IOE – Social and emotional skills in childhood and their long-term effects on adult life

In this report we assess the evidence on the long-run associations between social and emotional skills in childhood and adult outcomes. We report findings from an extensive literature review, and from our own new research.
There are three key elements:
(i) A literature review of evidence relating to the relationship between social and emotional skills in childhood and adult outcomes;
(ii) New analysis of the British Cohort Study about these relationships across a wide range of outcomes, including a particular focus on the role of social and emotional skills in transmitting ‘top job’ status between parents and their children;
(iii) New, preliminary analysis of how the gaps in some of the skills assessed in (ii) are emerging in children in the UK born around the millennium.

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MESH guides – Supporting professional judgement with evidence from the science of learning

MESH is being built progressively through the collective effort of networks of educators based in schools, colleges, universities and other organisations, working in specialist groups using different tools. MESH operates in a similar way to that used for the production of edited books or academic journals. Funding to keep the MESHGuides available openly to all is provided by subscribing organisations, through projects and from donors.

Call for collective action: for scaling up promising small scale research

Much promising educational research is too small scale to warrant adoption across the education sector. MESH encourages educators to join together to scale up promising small scale research for example by replicating studies in different settings and by forming review groups to synthesise existing evidence (Tool 3).

Research, small scale or large scale, undertaken by teachers together under rigorous ethical and methodological conditions, can generate reliable and valid findings to add to a MESHGuide. An essential component in reporting research is that sufficient material is included to support comparisons with other studies and to allow others to build on and extend the work. The REPOSE Guidelines, were developed by experienced systematic reviewers of evidence to provide a writing framework which ensured key material is included in reports.

If you have good examples from your country please send these so we can share them with others. For example, Professor Greer Johnson and Professor Emeritus Neil Dempster at Griffith University, Queensland, Australia are  leading the synthesis of 1000 action research studies conducted by principals leading literacy in a number of contexts across Australian States and Territories. A MESHGuide summarising the outcomes should published by March 2016.

Research Aggregators such as the UK Education Evidence Portal and the Evidence Informed Policy and Practice in Education in Europe Search Portal provide useful tools for finding research which has been done before. Google Scholar and the USA What Works Clearing House are major resources providing access to existing research.

Training

In the UK, members of eedNET provide training and support in teacher researcher methodologies.

LLEAP Guide – Growing Ideas through Evidence

Expansive Education continues to develop in Australia. In this wonderful new LLEAP guide for schools, not for profits, philanthropy and business, Michelle Anderson and Emma Curtin make a powerful case for the ways in which teachers can notice the impact of their pedgaogy on learners more effectively. Their Evidence and Approaches Stimulus Tool (EAST) is a really useful practical way in which schools, with their partners, can evaluate impact. As Bill Lucas says in his Foreword: ‘Expansive educators see it as part of their job to make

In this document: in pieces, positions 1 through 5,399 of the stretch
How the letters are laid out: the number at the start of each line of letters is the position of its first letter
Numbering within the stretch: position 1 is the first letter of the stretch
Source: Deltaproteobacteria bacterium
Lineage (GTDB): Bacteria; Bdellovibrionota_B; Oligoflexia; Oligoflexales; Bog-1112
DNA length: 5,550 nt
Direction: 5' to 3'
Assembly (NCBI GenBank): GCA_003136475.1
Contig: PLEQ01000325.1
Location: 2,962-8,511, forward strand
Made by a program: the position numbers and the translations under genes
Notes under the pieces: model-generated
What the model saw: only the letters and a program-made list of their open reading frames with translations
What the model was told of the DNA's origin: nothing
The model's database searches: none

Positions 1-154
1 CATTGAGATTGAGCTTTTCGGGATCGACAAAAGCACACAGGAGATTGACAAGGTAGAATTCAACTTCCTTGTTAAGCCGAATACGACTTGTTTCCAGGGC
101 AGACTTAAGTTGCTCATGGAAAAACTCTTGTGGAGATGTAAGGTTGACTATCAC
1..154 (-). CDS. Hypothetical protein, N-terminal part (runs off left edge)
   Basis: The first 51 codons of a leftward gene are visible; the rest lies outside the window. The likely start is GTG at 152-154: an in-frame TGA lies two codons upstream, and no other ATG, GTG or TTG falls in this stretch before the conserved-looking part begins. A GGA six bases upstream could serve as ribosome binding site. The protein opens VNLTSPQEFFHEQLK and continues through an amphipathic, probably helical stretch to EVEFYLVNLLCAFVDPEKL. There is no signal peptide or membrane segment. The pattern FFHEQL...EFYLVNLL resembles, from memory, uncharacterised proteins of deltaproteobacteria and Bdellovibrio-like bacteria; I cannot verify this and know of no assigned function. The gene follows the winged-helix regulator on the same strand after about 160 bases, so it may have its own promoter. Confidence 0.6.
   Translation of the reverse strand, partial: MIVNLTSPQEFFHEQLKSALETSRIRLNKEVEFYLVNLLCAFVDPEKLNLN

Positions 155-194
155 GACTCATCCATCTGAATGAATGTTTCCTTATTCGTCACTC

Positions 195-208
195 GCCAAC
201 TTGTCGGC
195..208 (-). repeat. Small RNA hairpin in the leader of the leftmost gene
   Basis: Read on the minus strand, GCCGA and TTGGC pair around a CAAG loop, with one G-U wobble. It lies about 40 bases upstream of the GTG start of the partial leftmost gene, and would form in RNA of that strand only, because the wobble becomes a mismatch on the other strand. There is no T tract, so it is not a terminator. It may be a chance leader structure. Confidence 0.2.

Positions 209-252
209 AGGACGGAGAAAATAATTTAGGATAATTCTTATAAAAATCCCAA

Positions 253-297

evaluation a normal part of their role and it is our hope that EAST, along with the cases, make a helpful contribution to this process. Across the world we are realising the importance of using evidence in leading innovation and improvement.

LLEAP-Guide-2014

Abeerdeen University: The LOCIT process, critical incidents and learning moments

LOCIT-Diagram1

 

The LOCIT process is an inclusive approach involving teachers and their learners in constructing a shared understanding of successful learning.  The principles of the LOCIT process (Lesson Observation and Critical Incident Technique, Coyle and Wiesemes: 2008) start with an analysis of ‘lived though’ lessons by both learners and teachers, using ‘playback’ reflection and critical incident technique (CIT). For Tripp (1993:8) critical incidents are

…not ‘things’ which exist independently of an observer and are awaiting discovery like gold nuggets or desert islands, but like all data [..] are created. Incidents happen, but critical incidents are created by the way we look at a situation […..] an interpretation of the significance of an event. To take something as a critical incident is a value judgement we make, and the basis of that judgement is the significance we attach to the meaning of the incident.

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3 case studies to stimulate your own thinking and reflection about science learning in your school.

The Science Leaders Innovation Cluster in Stockport provide insight into enriching the primary science curriculum. Read 3 case studies of the impact of outdoors, responsive assessment and developing personal capabilities on children’s learning in science.

How can we encourage the development of scientific enquiry skills in primary schools?
Stockport CS All Saints.pdf

If we focus on improving personal skills in science lessons, will it improve learning outcome?
Stockport CS Orrishmore & Bradshaw.pdf

What does a responsive, child-focused planning and assessment framework for Primary Science look like?
Stockport Great Moor Infants School.pdf